UW Comm earns two university-wide teaching awards

Matt and MilesEvery year, the Teaching Academy at the University of Washington recognizes a select few of outstanding faculty members and graduate teaching assistants with the highest honors for teaching. This year, the Department of Communication claimed two of those highly competitive awards: Senior Lecturer and Undergraduate Program Coordinator Matt McGarrity earned a Distinguished Teaching Award and Ph.D. candidate Miles Coleman won an Excellence in Teaching Award.

The Distinguished Teaching Award is given annually to seven faculty members (five from the Seattle campus) and chosen on a variety of criteria that includes “mastery of the subject matter, enthusiasm and innovation in the teaching and learning process, and ability to engage students both within and outside the classroom.”

“Matt has been an idea machine since joining us, and our students learn so much from him,” said David Domke, Chair of the UW Department of Communication. “He is smart, funny, and demanding, and has made public speaking a centerpiece of the campus – and it stretches even across the world, with his MOOC.”

McGarrity has shown leadership in the field of communication, and more specifically in public speaking, with his creation of the Public Speaking Center, his contributions to the graduate student teaching program, his work with the Communication Leadership faculty and students, his campus-wide teaching initiatives, his impact by teaching a Massive Open Online Course (MOOC), and more.

“Fifteen years ago when I was still in grad school, I thought I wanted to go to a small liberal arts school and have a small cohort of students, but I came here,” McGarrity said. “I’ve been shaped by this place, but I wouldn’t go anywhere else because I have tons of resources and opportunities here.”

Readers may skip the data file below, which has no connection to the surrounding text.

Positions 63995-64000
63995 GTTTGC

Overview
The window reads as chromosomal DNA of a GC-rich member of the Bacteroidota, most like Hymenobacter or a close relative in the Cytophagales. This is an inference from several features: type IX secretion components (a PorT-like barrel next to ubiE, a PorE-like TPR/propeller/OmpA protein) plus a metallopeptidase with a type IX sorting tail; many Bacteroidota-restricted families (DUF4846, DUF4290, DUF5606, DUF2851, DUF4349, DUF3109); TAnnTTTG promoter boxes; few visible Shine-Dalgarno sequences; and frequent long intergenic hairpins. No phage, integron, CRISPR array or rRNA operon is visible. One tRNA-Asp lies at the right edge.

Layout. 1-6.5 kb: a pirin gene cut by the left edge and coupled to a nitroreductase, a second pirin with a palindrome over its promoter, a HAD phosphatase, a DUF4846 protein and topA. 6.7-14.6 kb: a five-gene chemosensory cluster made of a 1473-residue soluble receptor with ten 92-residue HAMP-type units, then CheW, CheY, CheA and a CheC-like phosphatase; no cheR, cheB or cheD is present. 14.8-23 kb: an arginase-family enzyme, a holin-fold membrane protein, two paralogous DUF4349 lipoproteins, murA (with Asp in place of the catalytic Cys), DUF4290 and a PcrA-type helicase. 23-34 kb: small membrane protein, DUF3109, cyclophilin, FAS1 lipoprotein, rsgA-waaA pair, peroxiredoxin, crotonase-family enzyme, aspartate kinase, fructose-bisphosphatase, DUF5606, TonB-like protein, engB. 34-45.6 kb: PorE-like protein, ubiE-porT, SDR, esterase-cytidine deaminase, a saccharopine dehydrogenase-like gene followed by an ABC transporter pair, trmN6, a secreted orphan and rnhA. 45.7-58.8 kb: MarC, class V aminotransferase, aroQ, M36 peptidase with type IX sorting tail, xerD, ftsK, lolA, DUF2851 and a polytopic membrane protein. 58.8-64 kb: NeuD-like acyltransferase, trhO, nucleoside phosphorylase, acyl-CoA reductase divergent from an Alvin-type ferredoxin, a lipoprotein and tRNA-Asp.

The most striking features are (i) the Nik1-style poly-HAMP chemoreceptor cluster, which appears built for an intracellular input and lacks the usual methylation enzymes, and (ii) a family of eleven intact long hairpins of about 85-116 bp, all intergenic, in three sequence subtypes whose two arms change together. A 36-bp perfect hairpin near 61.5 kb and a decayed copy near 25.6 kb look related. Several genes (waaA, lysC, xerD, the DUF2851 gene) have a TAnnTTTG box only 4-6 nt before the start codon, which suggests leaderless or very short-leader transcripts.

McGarrity added that he does all of these activities because they are interesting to him and he gets to work with interesting groups of people.

“I do workshops all over campus and across the state, and it’s not because of the pay (usually most of them are free), I’m just interested in what kind of presentations they have to give,” McGarrity said.

He is very pleased to receive the award, but he also recognizes the departmental effort to write letters, show support, and compose feedback for which he is greatly appreciative.

“I can attest to the fact that teaching public speaking as a large lecture course is no easy task,” said Leah Ceccarelli, Professor and Associate Chair of the UW Department of Communication. “But Matt makes it look easy. His background as a stand-up comic gives him the ability to hold an audience rapt and entertain them at the same time that he’s teaching them.”

But what most inspires Ceccarelli is the content of McGarrity’s teaching.